To read recent events in this way is to miss the mark, to be deaf to the world, and hence, to be as caught off-guard by events as professionals in the United States foreign intelligence services have been over the years. The collapse of a civilization isn’t just a mass extinction of coral, bats, and forests, but also the withering of the certainties to which this civilization was tethered, the fissuring of the grounds that gave sense to what was done and what was known. If those ideas of revolution were always wrong, today they’re doubly wrong, and it’s obvious that we need entirely new conceptions of revolution, conceptions beginning from existence and not its abstraction. Following a line of power? Cooking a thousand ćevapčići? Destituent power? Building barricades? An idea of happiness? Survival tactics, forever? Cooking ten thousand варе́ники? Ethical revolt? Self-organized triage units? An art of civil war? Revolution as just a technique? A new SENSIBLE education?
Series Info: The great flood, the zombie hordes, the next Sandy or Katrina. This ongoing series considers a new geological epoch in which humans have impacted Earth to a stratigraphically greater degree than any other currently active natural process or form. Populating this age, is a civilization ordered around the modern individual, one working desperately to hold itself together, endlessly laboring to master the environment and itself beyond its bounds. But the naming of the Anthropocene comes not to announce humankind’s triumph but rather its exhaustion (at least according to the structure by which it has long pretended to abide). Marked by kilometers of receding ice and lengths of coastline lost to the sea, the growth of the desert, the expansion of pharmaceuticals (for humans, for pets, for plants), and the very existence of the film Her, the Anthropocene claims all as part of the same disaster, a metaphysical historical disaster, that is the very texture and environment of our lives.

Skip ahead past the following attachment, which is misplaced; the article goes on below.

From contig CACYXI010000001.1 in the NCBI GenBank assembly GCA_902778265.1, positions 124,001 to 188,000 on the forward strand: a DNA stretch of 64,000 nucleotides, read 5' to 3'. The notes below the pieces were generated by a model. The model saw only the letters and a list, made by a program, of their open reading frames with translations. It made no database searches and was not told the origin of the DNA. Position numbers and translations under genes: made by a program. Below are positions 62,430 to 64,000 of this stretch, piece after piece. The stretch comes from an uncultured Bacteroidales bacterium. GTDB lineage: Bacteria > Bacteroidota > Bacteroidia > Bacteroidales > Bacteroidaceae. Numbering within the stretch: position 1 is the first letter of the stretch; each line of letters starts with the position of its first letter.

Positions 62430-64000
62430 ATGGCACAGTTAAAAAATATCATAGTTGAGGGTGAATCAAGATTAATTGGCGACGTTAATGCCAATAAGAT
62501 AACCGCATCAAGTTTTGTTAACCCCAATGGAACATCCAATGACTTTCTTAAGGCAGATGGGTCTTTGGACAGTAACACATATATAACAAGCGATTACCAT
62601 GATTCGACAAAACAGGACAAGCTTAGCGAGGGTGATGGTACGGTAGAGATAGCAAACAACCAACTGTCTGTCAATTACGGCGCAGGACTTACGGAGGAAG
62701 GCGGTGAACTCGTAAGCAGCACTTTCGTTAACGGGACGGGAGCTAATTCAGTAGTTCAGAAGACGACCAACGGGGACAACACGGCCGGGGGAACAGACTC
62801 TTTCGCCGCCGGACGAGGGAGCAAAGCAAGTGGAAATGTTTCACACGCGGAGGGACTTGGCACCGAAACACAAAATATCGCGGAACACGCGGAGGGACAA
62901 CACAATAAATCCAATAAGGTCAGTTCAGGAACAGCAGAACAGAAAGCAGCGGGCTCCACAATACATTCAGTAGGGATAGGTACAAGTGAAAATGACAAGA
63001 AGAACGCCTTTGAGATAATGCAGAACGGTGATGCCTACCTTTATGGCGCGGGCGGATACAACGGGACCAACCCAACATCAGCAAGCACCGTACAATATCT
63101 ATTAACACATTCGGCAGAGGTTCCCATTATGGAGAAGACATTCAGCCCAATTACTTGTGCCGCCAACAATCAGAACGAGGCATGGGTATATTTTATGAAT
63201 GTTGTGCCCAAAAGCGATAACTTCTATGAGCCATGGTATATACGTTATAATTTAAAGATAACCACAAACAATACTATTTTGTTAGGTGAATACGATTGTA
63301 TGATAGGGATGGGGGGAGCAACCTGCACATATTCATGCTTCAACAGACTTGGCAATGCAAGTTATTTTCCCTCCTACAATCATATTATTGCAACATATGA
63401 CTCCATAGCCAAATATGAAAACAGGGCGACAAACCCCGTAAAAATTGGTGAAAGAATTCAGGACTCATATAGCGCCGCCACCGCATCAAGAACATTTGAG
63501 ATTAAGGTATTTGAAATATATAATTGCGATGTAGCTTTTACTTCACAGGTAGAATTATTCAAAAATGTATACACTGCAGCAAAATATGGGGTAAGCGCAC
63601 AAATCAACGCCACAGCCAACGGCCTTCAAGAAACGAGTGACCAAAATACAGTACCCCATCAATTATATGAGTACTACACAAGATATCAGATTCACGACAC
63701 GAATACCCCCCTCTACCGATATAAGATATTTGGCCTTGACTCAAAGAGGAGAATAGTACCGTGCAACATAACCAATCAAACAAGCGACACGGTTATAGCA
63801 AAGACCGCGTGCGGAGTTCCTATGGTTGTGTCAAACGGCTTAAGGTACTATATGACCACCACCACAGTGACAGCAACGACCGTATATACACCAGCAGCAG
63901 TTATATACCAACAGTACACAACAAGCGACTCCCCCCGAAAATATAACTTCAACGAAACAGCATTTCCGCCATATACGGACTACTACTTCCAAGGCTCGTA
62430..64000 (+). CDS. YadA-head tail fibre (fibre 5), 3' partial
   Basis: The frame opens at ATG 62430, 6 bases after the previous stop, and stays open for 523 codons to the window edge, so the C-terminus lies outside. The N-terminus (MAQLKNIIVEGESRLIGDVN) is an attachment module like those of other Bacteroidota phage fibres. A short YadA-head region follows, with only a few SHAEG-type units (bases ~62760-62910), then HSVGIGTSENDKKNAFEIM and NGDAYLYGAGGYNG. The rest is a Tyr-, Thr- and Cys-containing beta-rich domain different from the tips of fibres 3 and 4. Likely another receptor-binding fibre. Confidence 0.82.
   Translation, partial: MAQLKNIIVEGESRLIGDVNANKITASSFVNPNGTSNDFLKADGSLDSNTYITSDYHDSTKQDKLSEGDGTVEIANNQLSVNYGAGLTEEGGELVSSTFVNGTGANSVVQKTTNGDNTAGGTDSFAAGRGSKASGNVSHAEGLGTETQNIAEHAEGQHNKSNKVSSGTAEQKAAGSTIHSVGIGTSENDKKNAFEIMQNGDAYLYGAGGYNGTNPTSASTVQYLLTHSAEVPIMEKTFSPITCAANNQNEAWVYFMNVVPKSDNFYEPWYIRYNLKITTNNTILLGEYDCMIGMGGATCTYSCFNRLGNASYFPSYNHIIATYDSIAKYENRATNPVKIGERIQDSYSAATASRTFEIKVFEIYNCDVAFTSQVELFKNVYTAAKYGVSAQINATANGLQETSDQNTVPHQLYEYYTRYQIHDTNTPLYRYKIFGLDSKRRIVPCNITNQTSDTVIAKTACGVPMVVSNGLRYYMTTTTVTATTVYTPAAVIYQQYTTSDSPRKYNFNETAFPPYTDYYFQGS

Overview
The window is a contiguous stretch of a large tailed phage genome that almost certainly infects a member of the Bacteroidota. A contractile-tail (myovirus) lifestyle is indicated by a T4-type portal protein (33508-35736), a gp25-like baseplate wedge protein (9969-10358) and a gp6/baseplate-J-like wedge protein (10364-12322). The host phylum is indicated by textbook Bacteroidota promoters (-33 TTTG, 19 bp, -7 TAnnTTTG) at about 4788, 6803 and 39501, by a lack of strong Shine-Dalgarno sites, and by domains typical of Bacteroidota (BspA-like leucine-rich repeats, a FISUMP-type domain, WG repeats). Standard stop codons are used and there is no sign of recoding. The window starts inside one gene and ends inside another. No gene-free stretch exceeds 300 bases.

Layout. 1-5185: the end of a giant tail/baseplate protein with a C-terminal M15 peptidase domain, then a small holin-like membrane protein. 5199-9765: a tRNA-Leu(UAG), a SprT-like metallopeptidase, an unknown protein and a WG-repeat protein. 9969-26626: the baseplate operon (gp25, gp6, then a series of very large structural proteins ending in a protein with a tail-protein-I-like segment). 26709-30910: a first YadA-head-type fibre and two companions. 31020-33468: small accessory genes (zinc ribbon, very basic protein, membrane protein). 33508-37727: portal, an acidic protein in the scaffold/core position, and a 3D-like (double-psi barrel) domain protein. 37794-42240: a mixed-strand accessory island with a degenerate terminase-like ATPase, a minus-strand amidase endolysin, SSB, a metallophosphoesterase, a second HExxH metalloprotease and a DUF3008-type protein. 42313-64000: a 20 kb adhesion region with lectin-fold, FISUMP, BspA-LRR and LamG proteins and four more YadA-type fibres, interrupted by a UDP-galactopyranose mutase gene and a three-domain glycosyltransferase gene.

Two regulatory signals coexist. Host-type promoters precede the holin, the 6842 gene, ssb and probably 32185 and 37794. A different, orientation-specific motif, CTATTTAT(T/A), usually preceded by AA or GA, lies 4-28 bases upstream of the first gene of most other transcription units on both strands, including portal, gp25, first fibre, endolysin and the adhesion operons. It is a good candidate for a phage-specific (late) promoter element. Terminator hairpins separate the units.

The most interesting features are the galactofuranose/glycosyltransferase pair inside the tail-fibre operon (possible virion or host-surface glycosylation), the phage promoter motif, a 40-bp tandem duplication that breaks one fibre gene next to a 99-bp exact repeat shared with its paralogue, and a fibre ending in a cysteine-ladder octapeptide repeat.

A shared sense of this situation has, since childhood, permeated our everyday lives, but our grandparents and their grandparents before them have also perceived civilization’s end whether or not they ever registered it cognitively. A key goal of this series will be to start putting words to this feeling, to make it concrete, to develop a language, parameters, and a strategy for this new reality. We want to force this question, recognize this reality: Now that we are living in a ruin, HOW ARE WE TO LIVE IN A RUIN?